So while some of the other artists on the album are kind of doing a Future Funk or House thing, he takes a more Vaporwave kind of view to things.
It’s ironic that Vaporwave is such a huge internet genre but you’re working with people who live right close by you.
Yeah, I guess that’s funny. We did meet online but we both study here in Dundee. We ended up meeting up and collaborating it and it was just super fun. It’s great to work with someone like Pop Up! in Brazil and then also Kujo who is in the same town as me.
Can I ask about Bitwise Angel? It’s probably my favourite song on the record. I definitely hear a Chiptune influence in there.
Yeah, that probably comes from how I produced the song: it’s got Bitcrush on it. That gave it a slightly more aggressive sound. The sample, for anyone wondering, is Angel Face by Arabesque. I took the synth line from that and the Bitcrush was used to isolate it. To take out any extra sounds that came from the sample. I then layered the same melody with a lead synth on top.
It definitely has a kind of Chiptuney vibe, I do like dripping other electronic music types into my work. So that sound ended up being closer to Electro House, but with a big French House bassline on it. There’s actually going to be a remix of that track on the vinyl by OB99.
And Mere will be doing a remix of Dreams We Share. I’ve been buddies with him for a long time. My first album, The Memory Collective was put out on Cerise Records which is run by him. He started that little Bandcamp label and we had a bunch of people on there messing about with French House and stuff.
So when you were working on Mélonade did you reach out to artists you’d worked with in the past- and try to work with them again?
Yes, if I like their sound sure. Sometimes I’m working on a sample or a song, and I can’t quite work out how the story is going to end. Maybe I’m working on the drums or something- but I can’t figure out how to finish it off. I’ll take that to one of my collaborators and ask if they want to work on it together. For Feeling Like Pop Up! did a really great choppy-effect on the vocals.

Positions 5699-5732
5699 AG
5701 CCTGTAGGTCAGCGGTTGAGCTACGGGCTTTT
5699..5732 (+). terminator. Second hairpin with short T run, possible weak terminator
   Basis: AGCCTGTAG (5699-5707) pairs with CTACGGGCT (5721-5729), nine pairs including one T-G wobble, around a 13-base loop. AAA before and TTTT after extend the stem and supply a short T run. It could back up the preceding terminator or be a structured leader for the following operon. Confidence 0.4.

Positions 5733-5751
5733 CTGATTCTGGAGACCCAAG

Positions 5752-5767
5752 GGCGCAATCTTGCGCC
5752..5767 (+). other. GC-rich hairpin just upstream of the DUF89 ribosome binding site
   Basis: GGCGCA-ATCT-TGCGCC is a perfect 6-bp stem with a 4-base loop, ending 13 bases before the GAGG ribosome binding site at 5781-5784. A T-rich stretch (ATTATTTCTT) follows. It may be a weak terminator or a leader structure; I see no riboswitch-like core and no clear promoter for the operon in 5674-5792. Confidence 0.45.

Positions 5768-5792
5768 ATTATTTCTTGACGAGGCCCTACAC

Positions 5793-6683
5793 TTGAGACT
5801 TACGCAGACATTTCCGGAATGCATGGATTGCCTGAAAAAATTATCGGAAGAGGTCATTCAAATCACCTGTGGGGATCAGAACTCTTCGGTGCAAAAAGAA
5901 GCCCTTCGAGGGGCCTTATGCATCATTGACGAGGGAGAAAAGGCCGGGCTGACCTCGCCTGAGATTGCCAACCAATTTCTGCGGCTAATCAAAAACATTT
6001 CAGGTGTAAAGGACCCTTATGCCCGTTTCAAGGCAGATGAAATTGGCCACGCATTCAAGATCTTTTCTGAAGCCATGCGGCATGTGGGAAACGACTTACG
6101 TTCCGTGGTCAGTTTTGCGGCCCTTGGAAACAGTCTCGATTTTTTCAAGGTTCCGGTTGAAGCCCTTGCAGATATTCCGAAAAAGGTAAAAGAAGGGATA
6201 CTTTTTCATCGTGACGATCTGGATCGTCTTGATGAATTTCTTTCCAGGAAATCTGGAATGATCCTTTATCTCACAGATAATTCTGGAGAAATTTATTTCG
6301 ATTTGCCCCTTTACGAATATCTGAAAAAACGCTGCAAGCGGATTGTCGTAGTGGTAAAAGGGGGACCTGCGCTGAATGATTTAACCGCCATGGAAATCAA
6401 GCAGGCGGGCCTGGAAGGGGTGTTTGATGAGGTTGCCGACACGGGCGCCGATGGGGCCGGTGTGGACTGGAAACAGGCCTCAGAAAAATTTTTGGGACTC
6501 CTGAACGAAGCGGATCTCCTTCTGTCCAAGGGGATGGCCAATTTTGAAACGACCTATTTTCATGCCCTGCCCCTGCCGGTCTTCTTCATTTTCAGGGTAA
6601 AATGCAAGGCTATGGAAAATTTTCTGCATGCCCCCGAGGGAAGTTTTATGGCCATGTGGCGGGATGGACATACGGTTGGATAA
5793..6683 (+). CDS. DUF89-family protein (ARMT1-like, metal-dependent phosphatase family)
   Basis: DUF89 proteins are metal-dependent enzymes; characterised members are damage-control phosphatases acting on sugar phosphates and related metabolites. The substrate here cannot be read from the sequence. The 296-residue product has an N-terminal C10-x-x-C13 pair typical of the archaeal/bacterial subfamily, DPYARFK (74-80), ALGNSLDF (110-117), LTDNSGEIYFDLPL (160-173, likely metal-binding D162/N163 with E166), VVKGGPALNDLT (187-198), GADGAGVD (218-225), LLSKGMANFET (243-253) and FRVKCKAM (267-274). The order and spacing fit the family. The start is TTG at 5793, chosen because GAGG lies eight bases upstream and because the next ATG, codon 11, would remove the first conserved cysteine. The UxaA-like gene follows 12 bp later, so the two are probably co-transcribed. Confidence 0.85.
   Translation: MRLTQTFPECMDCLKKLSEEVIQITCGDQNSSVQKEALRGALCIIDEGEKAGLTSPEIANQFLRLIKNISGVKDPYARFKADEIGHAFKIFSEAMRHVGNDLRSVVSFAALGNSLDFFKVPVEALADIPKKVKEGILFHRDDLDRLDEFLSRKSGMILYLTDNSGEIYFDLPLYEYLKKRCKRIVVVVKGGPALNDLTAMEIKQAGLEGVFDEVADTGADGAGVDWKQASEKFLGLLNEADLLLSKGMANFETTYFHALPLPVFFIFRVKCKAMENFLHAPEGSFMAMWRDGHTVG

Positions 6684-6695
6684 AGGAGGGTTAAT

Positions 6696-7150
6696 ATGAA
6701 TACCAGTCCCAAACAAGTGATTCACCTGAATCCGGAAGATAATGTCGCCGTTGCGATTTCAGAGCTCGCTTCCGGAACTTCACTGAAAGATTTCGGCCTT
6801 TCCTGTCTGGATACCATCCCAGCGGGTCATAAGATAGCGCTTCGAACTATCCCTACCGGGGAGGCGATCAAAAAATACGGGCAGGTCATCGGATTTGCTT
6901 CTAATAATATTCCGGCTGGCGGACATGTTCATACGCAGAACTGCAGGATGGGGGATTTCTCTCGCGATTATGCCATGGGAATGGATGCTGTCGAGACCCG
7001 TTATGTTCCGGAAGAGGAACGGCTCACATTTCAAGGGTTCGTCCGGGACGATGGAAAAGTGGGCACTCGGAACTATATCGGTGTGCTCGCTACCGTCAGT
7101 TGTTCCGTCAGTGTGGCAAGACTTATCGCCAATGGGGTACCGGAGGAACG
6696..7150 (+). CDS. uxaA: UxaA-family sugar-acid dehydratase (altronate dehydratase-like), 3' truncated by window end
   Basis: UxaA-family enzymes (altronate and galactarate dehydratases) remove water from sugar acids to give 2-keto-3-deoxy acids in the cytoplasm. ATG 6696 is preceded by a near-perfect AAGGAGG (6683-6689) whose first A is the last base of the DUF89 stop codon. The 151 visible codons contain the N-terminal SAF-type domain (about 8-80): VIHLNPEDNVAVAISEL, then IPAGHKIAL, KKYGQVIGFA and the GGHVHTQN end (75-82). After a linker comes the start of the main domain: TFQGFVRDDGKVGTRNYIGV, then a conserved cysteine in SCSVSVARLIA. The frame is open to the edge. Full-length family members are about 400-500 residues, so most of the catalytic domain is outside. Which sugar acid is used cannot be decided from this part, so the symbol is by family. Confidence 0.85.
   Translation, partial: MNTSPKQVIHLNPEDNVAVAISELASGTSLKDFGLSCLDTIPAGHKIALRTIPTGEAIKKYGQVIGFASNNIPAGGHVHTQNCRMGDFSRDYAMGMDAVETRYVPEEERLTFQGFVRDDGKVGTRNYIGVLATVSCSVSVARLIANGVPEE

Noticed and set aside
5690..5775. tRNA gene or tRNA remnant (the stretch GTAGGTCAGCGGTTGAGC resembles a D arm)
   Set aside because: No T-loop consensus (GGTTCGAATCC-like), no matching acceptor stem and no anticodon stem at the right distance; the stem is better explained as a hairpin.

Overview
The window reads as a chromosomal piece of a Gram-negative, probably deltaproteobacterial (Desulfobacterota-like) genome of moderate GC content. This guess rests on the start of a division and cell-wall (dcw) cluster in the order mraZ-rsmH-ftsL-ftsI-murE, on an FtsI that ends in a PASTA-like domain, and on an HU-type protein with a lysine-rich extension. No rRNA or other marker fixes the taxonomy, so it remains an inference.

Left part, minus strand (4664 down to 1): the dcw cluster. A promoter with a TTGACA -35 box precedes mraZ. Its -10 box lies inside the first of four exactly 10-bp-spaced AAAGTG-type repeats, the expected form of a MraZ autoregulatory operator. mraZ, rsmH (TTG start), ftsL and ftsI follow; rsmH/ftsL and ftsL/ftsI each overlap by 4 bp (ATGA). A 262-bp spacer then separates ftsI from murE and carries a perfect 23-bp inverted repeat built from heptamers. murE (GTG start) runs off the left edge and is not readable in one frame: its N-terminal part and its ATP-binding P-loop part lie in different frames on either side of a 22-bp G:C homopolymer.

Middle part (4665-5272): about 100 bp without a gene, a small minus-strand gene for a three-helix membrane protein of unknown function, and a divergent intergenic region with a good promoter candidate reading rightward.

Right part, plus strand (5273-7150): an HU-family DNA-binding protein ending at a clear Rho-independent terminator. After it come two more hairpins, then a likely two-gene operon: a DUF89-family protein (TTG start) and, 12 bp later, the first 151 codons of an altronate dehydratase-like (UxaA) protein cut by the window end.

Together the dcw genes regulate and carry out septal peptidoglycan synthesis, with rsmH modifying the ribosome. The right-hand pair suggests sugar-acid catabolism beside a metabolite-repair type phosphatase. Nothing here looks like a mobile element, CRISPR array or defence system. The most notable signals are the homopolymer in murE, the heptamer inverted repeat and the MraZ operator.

Honestly, it all comes down to if I like their sound, doesn’t matter if the artist has 2 followers or 2 million. Kujo only started this year, they’ve got 2 or 3 songs finished, but they lent a really great sound to the remix they did for Mélonade.
That kind of leads me into my next question. Mélonade has got that really strong Future Funk vibe, how did you get into the genre?
Like how I grew up with music and got into Future Funk? My starting point was actually French House.
The first thing I was listening to was Daft Punk, I’ve been a huge fan of them for years, and then it kind of branches from there. From Daft Punk to French House to Funky House. Then one day I’m browsing YouTube and I found the Artzie Music channel and that kind of introduced me to Future Funk specifically.
So, my primary influence is French House, all the other kind of Vaporwave genres might influence me slightly, there’s an influence there, but it’s primarily that House background that drives me.
Yeah working through your discography, it’s mostly House based at the start and then with each release, you’re kind of working through developing your sound and those niche influences start to come to the surface.
When I started out making music I would just kind of open up FL Studio and say, “hey, what do I want to make?” So, the starting point was, “I want to make some French House.” The Disco sample, the funky snippet. That was my goal.
Then through iterating that over new projects and albums you start to get dribs and drabs of the Vaporwave and Future Funk coming in.
I feel like that Vaporwave influence starts to come in more around your Dream Plaza album? It’s got that kind of Vaporwave aesthetic going on.